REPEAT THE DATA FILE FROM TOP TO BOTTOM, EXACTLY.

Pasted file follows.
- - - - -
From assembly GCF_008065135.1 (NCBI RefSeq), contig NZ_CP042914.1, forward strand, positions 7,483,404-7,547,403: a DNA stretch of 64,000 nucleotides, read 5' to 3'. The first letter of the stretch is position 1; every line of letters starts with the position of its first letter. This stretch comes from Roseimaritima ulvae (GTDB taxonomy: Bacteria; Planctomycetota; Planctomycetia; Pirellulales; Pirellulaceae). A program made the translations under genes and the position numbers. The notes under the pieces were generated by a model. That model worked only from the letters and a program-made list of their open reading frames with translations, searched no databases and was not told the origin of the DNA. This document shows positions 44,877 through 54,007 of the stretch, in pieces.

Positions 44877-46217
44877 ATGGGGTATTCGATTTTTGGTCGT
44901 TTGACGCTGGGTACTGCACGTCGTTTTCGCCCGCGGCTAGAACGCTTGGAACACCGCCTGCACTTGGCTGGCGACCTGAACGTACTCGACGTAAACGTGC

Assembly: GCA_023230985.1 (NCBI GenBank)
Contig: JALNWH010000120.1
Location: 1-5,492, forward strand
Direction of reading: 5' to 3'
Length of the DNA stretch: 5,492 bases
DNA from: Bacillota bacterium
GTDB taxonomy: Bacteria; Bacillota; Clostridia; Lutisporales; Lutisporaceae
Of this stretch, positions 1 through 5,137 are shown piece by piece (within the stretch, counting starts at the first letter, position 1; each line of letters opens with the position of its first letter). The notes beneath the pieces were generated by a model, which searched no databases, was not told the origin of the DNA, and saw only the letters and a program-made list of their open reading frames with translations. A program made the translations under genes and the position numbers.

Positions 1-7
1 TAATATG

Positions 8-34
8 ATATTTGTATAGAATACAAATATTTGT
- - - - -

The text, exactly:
From assembly GCF_008065135.1 (NCBI RefSeq), contig NZ_CP042914.1, forward strand, positions 7,483,404-7,547,403: a DNA stretch of 64,000 nucleotides, read 5' to 3'. The first letter of the stretch is position 1; every line of letters starts with the position of its first letter. This stretch comes from Roseimaritima ulvae (GTDB taxonomy: Bacteria; Planctomycetota; Planctomycetia; Pirellulales; Pirellulaceae). A program made the translations under genes and the position numbers. The notes under the pieces were generated by a model. That model worked only from the letters and a program-made list of their open reading frames with translations, searched no databases and was not told the origin of the DNA. This document shows positions 44,877 through 54,007 of the stretch, in pieces.

Positions 44877-46217
44877 ATGGGGTATTCGATTTTTGGTCGT
44901 TTGACGCTGGGTACTGCACGTCGTTTTCGCCCGCGGCTAGAACGCTTGGAACACCGCCTGCACTTGGCTGGCGACCTGAACGTACTCGACGTAAACGTGC

Assembly: GCA_023230985.1 (NCBI GenBank)
Contig: JALNWH010000120.1
Location: 1-5,492, forward strand
Direction of reading: 5' to 3'
Length of the DNA stretch: 5,492 bases
DNA from: Bacillota bacterium
GTDB taxonomy: Bacteria; Bacillota; Clostridia; Lutisporales; Lutisporaceae
Of this stretch, positions 1 through 5,137 are shown piece by piece (within the stretch, counting starts at the first letter, position 1; each line of letters opens with the position of its first letter). The notes beneath the pieces were generated by a model, which searched no databases, was not told the origin of the DNA, and saw only the letters and a program-made list of their open reading frames with translations. A program made the translations under genes and the position numbers.

Positions 1-7
1 TAATATG

Positions 8-34
8 ATATTTGTATAGAATACAAATATTTGT